Stem cells: What are the facts?

FEATURE — Stem cells, a form of regenerative medicine, has become a hot topic in medical literature, and patients have become interested in what regenerative medicine can do for them. Regenerative medicine employs treatments that have the potential to help the body heal, restore and establish normal function.

One area of regenerative medicine that may have the potential to treat chronic painful conditions involves the use of stem cells. Because stem cell treatment is relatively new, here are some frequently asked questions about stem cell treatment to help explain the potential benefits and concerns with these types of services.

What are stem cells?

Our body is made of cells. At one point, every cell in our body came from a stem cell. Stem cells are cells that have the potential capability to become other cells within their lineage and also have the potential to signal to cells around them to perform certain functions.

A good way to think about them is that they are like parent cells that can give rise to other cells. Depending on the type of stem cell, it can potentially become bone, muscle, nerve or organ tissues. They may also help other cells perform their functions properly and efficiently.

Why are stem cells being used?

Stem cells have the potential to help diseased or damaged tissue regain its function, as well as the potential to replace the improperly functioning or damaged cells.

Where do stem cells come from?

Stem cells can come from a variety of sources. Stem cells can come from adipose tissue (fat), bone marrow, amniotic fluid, umbilical cord blood or embryos.

Stem cells used for treatment are not derived from embryos. Stem cells can be donated from others or harvested from the patient they are for.

How are stem cells used for treatment?

Stem cells are harvested or donated and come in a liquid form. They can then be injected into various parts of the body or infused into the blood stream.

What types of conditions are treated with stem cells?

There are several disorders and diseases being treated by stem cells. Some cancers and blood disorders have been treated with bone marrow transplants for years. Use of stem cells in diseases such as heart failure and other organ failures are being studied.

Stems cells have also been used and studied to treat degenerative and chronic diseases, including osteoarthritis (joint pain) and degenerative disc disease (spine pain). However, most uses of stem cells are not yet well studied and are considered experimental. Because of this, most treatments are not typically covered by insurance.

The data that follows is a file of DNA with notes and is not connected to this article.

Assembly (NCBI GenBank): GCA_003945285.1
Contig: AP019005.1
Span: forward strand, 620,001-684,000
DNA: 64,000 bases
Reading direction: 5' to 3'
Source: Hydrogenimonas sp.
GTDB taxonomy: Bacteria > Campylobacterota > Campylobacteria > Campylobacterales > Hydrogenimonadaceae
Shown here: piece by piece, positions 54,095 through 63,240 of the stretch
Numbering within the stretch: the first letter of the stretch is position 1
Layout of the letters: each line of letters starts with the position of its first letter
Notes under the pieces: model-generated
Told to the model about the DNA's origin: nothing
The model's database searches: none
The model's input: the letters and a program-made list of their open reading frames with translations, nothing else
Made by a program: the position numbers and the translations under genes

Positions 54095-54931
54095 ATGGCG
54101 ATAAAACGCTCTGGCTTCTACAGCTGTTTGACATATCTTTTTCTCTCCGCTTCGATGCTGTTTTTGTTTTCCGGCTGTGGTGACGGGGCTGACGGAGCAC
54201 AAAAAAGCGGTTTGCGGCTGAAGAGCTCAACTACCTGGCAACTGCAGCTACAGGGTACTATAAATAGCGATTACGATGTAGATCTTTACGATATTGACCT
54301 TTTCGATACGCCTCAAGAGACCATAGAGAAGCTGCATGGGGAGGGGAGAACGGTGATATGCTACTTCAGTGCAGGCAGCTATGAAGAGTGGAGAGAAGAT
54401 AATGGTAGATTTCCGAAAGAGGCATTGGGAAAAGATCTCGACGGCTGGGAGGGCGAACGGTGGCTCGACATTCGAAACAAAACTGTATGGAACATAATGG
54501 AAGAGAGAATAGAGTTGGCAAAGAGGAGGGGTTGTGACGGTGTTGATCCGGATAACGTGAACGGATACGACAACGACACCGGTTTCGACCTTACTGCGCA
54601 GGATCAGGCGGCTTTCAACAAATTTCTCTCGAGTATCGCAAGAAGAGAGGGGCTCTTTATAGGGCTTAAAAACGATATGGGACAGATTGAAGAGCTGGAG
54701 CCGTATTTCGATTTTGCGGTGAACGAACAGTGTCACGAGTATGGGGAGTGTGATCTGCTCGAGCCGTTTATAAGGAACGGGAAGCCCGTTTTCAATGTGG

How effective and safe is stem cell treatment?

Effectiveness and safety for some treatments, such as bone marrow transplants, is well documented and understood. Effectiveness for treatment of osteoarthritis and degenerative disc disease is still not known. Doctors have seen some patients do very well from stem cell treatments, but good quality research has not yet been performed to validate the effectiveness and safety.

Where can you find stem cell treatment in St. George?

The physicians of Southwest Spine and Pain, with several locations throughout the state, including two locations in the St. George area and one in Hurricane, are trained to perform stem cell treatments and offer these treatments to patients when appropriate. They are also involved with a research study looking at stem cell treatment for degenerative disc disease.

Written by Bryt Christensen and Rick Obray  for St. George Health and Wellness magazine and St. George News.

Bryt Christensen
Bryt Christensen

Dr. Bryt Christensen attended the University of Utah School of Medicine, earning an international award for his spine research. After completing a surgical internship in Charlotte, North Carolina, Christensen began a physical medicine and rehabilitation residency at Johns Hopkins Hospital in Baltimore, Maryland. Christensen was later elected to serve as chief resident and completed a multidisciplinary pain medicine fellowship at Johns Hopkins, learning the most up-to-date image-guided procedures, anesthesiology, physical medicine, neurology and psychiatry techniques.

Rick Obray
Rick Obray

After completing a spine and musculoskeletal fellowship at Johns Hopkins, Dr. Rick Obray then completed an interventional pain fellowship at Mayo Clinic, making him one of the few physicians in the country to complete fellowship training in both pain medicine and diagnostic imaging. Obray offers the latest in minimally invasive image guided procedures, is an active clinical research investigator and brings a unique multidisciplinary perspective to his patients.

St. George Health and Wellness website

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2 Comments

  • mesaman December 11, 2015 at 5:16 pm

    I knew it! I’m not fat, just a storage warehouse of adipose tissue waiting to be provided. I’m preparing a prospectus for the medical profession on how they can be part of the harvesting, at their expense, I might add.

    • .... December 12, 2015 at 4:42 pm

      What a joke….BITE ME. !

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